• The Imitation Game: The Interview’s Simultaneous Release Doesn’t Change Anything

    News Reel Blog   

    My latest column for Boxoffice.

    Many industry analysts noted exhibition’s oft-stated resistance to simultaneous release, pointing to the DirecTV early premium video-on-demand plan in 2011 and the canceled Tower Heist plan to offer the movie on VOD three weeks after its theatrical debut for $59.99. Several major exhibition companies announced that they would not play the movie under those circumstances, and Universal shelved the plan.

    What happened when Sony announced it would be offering The Interview simultaneously in the home to accompany its Christmas theatrical release? Several major exhibition companies announced they would not play it under those circumstances. The movie played on 331 screens in its opening week–roughly the same number that were willing to play other, less well-known simultaneous releases.

    Game not changed.


  • Netflix And The Myth Of Innovation: Simultaneous Release Is A House Of Cards

    News Reel Blog   

    My latest in Boxoffice Pro on Netflix and simultaneous theatrical release:

    The entire argument for simultaneous release is founded on bad faith, shoddy data, and mysterious bookkeeping. John Sloss made waves in the industry with his call for transparency in the reporting of VOD revenues. It’s long past time for that call to be heeded. Netflix doesn’t even provide viewership data per title to its own shareholders.


    And, frankly, I don’t think that Ted Sarandos believes his own arguments. If he truly believed that exclusivity is a curse, “creating artificial distance between the product and the consumer,” he would make House of Cards and Orange is the New Black available on Hulu, Vudu, Redbox, Amazon Prime, cable VOD, and next to the checkout counter at Walmart. But he doesn’t.


    And why not? Because exclusivity matters. Exclusivity works. Because Netflix needs to offer its subscribers something its competitors don’t to retain them as subscribers and for those subscribers to believe they are getting something of value that they can’t get from a growing number of competitors.

    You can read the whole thing here.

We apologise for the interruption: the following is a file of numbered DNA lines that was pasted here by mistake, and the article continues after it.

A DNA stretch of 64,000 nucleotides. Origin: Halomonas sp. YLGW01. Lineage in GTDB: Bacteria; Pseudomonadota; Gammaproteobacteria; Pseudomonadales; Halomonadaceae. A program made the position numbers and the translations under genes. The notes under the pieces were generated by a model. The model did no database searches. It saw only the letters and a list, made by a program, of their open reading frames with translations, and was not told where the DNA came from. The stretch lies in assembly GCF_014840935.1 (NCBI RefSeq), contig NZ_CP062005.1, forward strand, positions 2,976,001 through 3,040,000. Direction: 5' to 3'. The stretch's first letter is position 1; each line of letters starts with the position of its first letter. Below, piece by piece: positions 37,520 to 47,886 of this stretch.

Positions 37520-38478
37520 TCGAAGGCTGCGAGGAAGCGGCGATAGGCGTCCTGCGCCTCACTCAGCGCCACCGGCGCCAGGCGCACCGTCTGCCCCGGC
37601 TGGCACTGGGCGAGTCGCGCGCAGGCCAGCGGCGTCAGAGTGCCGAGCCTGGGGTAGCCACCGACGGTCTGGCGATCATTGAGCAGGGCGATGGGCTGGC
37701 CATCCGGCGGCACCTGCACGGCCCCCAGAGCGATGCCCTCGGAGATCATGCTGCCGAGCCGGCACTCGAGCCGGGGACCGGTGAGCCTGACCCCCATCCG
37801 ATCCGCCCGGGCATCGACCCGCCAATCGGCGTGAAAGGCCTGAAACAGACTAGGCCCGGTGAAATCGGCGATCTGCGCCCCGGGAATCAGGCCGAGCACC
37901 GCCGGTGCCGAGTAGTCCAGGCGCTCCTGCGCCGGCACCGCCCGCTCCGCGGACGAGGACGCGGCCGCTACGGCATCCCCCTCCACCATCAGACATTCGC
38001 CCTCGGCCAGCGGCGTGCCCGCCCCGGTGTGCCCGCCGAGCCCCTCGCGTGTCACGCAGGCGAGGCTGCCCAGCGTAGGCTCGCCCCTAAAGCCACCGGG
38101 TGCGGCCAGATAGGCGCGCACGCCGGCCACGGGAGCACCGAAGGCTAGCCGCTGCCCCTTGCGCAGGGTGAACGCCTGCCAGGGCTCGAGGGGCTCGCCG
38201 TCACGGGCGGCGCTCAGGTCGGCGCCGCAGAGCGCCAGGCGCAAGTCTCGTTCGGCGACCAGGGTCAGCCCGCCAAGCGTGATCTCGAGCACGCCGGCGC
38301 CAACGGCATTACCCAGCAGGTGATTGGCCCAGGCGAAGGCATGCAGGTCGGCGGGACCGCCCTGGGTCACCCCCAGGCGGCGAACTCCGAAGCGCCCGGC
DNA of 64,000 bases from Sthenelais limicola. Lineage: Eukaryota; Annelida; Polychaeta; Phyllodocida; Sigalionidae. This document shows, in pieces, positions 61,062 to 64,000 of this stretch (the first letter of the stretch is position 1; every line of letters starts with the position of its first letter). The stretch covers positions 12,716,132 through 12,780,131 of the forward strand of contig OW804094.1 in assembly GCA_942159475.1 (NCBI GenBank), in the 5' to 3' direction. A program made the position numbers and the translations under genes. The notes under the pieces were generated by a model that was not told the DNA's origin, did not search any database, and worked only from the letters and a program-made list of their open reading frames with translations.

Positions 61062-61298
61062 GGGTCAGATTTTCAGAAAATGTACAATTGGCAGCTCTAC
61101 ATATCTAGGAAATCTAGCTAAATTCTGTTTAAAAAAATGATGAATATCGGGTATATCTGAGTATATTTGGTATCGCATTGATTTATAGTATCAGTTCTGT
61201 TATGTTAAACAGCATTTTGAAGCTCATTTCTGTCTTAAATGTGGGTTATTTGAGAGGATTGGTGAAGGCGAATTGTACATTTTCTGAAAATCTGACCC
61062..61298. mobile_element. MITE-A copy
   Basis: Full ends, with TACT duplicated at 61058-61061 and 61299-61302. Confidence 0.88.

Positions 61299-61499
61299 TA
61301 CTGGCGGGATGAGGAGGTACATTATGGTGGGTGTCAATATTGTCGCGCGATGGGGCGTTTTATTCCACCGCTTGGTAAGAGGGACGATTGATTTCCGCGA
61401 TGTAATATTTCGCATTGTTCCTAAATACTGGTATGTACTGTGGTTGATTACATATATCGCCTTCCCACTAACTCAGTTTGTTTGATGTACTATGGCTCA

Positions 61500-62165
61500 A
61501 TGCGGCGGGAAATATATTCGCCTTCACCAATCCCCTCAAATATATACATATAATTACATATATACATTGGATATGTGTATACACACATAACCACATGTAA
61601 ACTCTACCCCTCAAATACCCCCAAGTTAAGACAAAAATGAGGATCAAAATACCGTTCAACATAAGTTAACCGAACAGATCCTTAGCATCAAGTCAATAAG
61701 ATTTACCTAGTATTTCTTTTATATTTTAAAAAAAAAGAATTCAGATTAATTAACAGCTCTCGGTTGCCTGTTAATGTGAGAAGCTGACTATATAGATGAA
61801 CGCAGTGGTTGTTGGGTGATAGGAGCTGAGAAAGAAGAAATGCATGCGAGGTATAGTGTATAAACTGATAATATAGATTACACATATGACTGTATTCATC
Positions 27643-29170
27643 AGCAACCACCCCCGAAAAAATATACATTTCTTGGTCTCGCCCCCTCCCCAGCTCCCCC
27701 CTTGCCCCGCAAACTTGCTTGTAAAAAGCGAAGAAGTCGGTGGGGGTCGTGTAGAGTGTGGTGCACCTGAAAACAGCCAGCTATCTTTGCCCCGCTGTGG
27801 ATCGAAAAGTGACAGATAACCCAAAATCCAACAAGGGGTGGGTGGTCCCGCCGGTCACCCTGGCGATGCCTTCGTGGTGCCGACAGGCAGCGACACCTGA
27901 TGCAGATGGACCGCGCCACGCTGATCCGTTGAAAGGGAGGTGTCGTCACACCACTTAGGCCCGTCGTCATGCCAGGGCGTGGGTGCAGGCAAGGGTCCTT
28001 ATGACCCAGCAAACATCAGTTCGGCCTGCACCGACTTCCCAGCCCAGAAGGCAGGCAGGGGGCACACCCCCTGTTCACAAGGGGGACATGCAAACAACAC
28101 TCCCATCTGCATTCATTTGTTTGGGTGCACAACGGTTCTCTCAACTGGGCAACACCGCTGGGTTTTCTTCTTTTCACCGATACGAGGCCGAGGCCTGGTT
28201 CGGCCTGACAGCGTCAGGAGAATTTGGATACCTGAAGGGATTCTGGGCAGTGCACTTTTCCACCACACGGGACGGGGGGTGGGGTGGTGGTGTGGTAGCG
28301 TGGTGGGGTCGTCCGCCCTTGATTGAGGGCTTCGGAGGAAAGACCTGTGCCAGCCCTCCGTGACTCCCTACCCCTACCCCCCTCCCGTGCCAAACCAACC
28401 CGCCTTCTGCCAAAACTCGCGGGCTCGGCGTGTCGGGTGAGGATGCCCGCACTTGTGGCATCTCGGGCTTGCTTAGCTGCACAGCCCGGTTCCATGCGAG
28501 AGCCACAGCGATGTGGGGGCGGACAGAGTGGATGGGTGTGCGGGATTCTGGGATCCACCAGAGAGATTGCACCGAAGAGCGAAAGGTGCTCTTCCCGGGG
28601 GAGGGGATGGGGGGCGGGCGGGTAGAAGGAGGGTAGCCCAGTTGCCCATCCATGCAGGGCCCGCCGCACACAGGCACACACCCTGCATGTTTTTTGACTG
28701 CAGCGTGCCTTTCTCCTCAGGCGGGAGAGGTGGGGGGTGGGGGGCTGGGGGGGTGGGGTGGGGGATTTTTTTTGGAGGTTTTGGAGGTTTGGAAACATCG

• NATO and MPAA Announce Zero Tolerance Policy Toward Wearable Recording Devices

    News Reel Blog   


    Today, the Motion Picture Association of America and the National Association of Theatre Owners announced an update to their joint policy to prevent film theft in theaters. The update was made to fully integrate wearable tech into the rules following a joint meeting of NATO and MPAA theatrical anti-piracy teams at ShowEast, the annual industry convention and trade show in Hollywood, Florida. The updated language is:

    The National Association of Theatre Owners (NATO) and the Motion Picture Association of America (MPAA) have a long history of welcoming technological advances and recognize the strong consumer interest in smart phones and wearable “intelligent” devices. As part of our continued efforts to ensure movies are not recorded in theaters, however, we maintain a zero-tolerance policy toward using any recording device while movies are being shown. As has been our long-standing policy, all phones must be silenced and other recording devices, including wearable devices, must be turned off and put away at show time. Individuals who fail or refuse to put the recording devices away may be asked to leave. If theater managers have indications that illegal recording activity is taking place, they will alert law enforcement authorities when appropriate, who will determine what further action should be taken.

    There are a couple of pertinent reactions here and here.

  • Christopher Nolan on the future of cinema

    Reel Blog   

    The digital transformation of the movie theater has got Christopher Nolan thinking.

    These new voices will emerge just as we despair that there is nothing left to be discovered. As in the early ’90s, when years of bad multiplexing had soured the public on movies, and a young director named Quentin Tarantino ripped through theaters with a profound sense of cinema’s past and an instinct for reclaiming cinema’s rightful place at the head of popular culture.


    Never before has a system so willingly embraced the radical teardown of its own formal standards. But no standards means no rules. Whether photochemical or video-based, a film can now look or sound like anything.


    It’s unthinkable that extraordinary new work won’t emerge from such an open structure. That’s the part I can’t wait for.

    Read the whole thing.